Book Review: Death Comes for the Archbishop by Willa Cather

Death Comes For The ArchbishopAbout the Book

In 1851 Father Jean Marie Latour comes as the Apostolic Vicar to New Mexico. What he finds is a vast territory of red hills and tortuous arroyos, American by law but Mexican and Indian in custom and belief. In the almost forty years that follow, Latour spreads his faith in the only way he knows—gently, although he must contend with an unforgiving landscape, derelict and sometimes openly rebellious priests, and his own loneliness.

The novel is based on the life of Jean-Baptiste Lamy (1814-1888), and partially chronicles the construction of the Cathedral Basilica of St. Francis of Assisi.

Format: ebook (306 pp.)                       Publisher: Annie Rose Books
Published: 25th January 2016 [1927] Genre: Historical Fiction, Modern Classics

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My Review

Set in the mid-nineteenth century, Death Comes for the Archbishop tells the story of two priests – Bishop Jean Marie Latour and Father Joseph Vaillant – who are sent to establish the Catholic Church in the newly acquired territory of New Mexico.  The book is episodic in nature, almost a collection of short stories or parables, depicting their experiences and many of the characters they encounter along the way.

In fulfilling the task they have been entrusted with, and in order to carry out their pastoral duties, they are forced to travel vast distances across harsh but beautiful landscape.  I was left with a sense of awe for the courage and determination of these pioneering men, inspired by their faith to undertake such arduous and dangerous journeys, often only with a native guide, their trusty mules and simple rations.  Along the way they come across venality, immorality and corruption, sometimes by priests who have become used to running their parishes as personal fiefdoms.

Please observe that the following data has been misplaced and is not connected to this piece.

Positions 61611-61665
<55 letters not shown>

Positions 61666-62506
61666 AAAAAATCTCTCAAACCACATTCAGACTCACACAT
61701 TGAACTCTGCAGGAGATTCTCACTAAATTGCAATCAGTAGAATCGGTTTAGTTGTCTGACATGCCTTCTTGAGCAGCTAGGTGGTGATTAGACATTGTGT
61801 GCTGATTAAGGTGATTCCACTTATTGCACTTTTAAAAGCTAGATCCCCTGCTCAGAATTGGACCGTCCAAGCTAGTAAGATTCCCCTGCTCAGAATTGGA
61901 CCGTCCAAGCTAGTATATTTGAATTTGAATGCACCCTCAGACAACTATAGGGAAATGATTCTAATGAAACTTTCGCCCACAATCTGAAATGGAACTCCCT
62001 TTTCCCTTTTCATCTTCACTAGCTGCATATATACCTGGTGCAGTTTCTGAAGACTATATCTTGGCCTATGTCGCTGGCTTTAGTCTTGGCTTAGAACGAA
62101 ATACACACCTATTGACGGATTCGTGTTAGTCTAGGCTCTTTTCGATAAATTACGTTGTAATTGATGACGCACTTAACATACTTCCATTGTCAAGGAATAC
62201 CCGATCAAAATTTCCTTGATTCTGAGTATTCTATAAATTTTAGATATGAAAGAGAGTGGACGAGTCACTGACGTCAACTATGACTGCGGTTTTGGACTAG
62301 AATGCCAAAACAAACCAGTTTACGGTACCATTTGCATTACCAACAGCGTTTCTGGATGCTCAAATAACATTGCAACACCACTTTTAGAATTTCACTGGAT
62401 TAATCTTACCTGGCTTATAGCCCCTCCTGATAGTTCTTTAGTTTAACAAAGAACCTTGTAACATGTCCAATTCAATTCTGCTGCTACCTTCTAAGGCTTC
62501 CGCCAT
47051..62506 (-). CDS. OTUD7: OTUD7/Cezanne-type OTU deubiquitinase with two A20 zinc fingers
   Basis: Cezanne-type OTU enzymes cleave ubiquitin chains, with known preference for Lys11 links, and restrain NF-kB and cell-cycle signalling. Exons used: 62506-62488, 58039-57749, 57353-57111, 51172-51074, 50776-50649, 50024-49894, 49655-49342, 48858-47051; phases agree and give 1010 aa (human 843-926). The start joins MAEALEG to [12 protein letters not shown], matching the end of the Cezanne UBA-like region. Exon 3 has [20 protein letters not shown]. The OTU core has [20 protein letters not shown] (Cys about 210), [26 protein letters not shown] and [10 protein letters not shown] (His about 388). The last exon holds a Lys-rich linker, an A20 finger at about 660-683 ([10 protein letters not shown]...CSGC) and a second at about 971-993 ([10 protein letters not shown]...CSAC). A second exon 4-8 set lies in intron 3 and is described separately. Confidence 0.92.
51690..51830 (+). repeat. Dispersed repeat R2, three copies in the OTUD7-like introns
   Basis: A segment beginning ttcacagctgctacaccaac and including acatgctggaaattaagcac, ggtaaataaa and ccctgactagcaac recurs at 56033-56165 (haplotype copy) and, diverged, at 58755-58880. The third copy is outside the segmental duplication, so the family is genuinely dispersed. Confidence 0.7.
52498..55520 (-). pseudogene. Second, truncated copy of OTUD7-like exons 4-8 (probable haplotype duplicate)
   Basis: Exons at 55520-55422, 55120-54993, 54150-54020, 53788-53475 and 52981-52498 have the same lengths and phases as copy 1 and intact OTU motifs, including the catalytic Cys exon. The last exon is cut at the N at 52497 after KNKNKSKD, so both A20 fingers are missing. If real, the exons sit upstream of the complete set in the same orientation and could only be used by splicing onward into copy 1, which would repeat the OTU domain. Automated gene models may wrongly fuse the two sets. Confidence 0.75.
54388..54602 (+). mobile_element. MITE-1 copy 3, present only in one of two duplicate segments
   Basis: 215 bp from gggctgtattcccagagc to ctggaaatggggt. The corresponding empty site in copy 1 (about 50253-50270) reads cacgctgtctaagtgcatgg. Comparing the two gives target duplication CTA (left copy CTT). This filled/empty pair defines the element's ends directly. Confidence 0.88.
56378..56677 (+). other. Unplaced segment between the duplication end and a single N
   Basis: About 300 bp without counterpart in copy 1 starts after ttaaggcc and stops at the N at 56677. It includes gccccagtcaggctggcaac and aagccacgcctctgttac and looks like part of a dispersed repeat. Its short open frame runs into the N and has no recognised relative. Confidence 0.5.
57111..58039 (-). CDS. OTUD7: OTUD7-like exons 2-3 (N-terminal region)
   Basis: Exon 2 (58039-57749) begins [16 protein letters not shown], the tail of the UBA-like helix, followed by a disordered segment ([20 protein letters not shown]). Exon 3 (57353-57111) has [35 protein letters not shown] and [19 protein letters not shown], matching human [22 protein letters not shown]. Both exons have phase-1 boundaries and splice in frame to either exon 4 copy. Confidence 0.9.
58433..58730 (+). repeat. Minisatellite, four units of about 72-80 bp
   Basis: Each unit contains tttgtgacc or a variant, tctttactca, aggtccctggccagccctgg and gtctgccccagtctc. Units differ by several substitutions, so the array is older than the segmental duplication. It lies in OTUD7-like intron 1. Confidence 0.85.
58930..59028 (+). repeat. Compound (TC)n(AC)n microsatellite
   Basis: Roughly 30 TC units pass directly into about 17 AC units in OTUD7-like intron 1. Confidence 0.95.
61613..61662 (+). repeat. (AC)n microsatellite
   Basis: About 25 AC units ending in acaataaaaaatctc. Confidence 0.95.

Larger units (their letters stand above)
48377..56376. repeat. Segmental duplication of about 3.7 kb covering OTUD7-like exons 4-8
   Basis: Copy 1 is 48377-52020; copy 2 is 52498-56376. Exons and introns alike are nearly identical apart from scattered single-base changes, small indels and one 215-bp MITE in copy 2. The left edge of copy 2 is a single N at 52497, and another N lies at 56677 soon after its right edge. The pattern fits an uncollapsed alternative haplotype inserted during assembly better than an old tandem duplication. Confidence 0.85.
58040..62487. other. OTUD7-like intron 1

One of the things I loved about the book is the depiction of the friendship between the two men, formed in their earliest days as trainee priests at a seminary in their native France.  Despite frequently being apart for long stretches of time and the fact that Latour, as the senior of the two, must often send his friend on dangerous journeys, their friendship prevails to the very end of their lives.  Despite being quite different in character – Latour ‘gracious to everyone, but known to a very few’, Vaillant a man who ‘added a glow to whatever kind of human society’ – the two men share a love of good food and wine and an unshakeable belief in their vocation.

Latour, perhaps, is more sensitive to the traditional beliefs and customs of the native Indians and their need for a certain ‘theatricality’ about the practice of their religion, with women throwing down their shawls for him to walk on, people clamouring to kiss his Episcopal ring and gaudy decoration of their churches.

The author seems admiring of the Indians attitude to their environment, lauding their sympathetic approach to the land they inhabit and which they consider sacred.  (This is contrasted with the European’s desire to ‘master nature, to arrange and recreate’.)

‘It was as if the great country was asleep, and they wished to carry on their lives without awakening it; or as if the spirits of the earth and air and water were things not to antagonize and arouse.  When they hunted, it was with the same discretion; and Indian hunt was never a slaughter.  They ravaged neither the rivers nor the forest, and if they irrigated, they took as little water as would serve their needs.  The land, and al that it bore, they treated with consideration; not attempting to improve it, they never desecrated it.’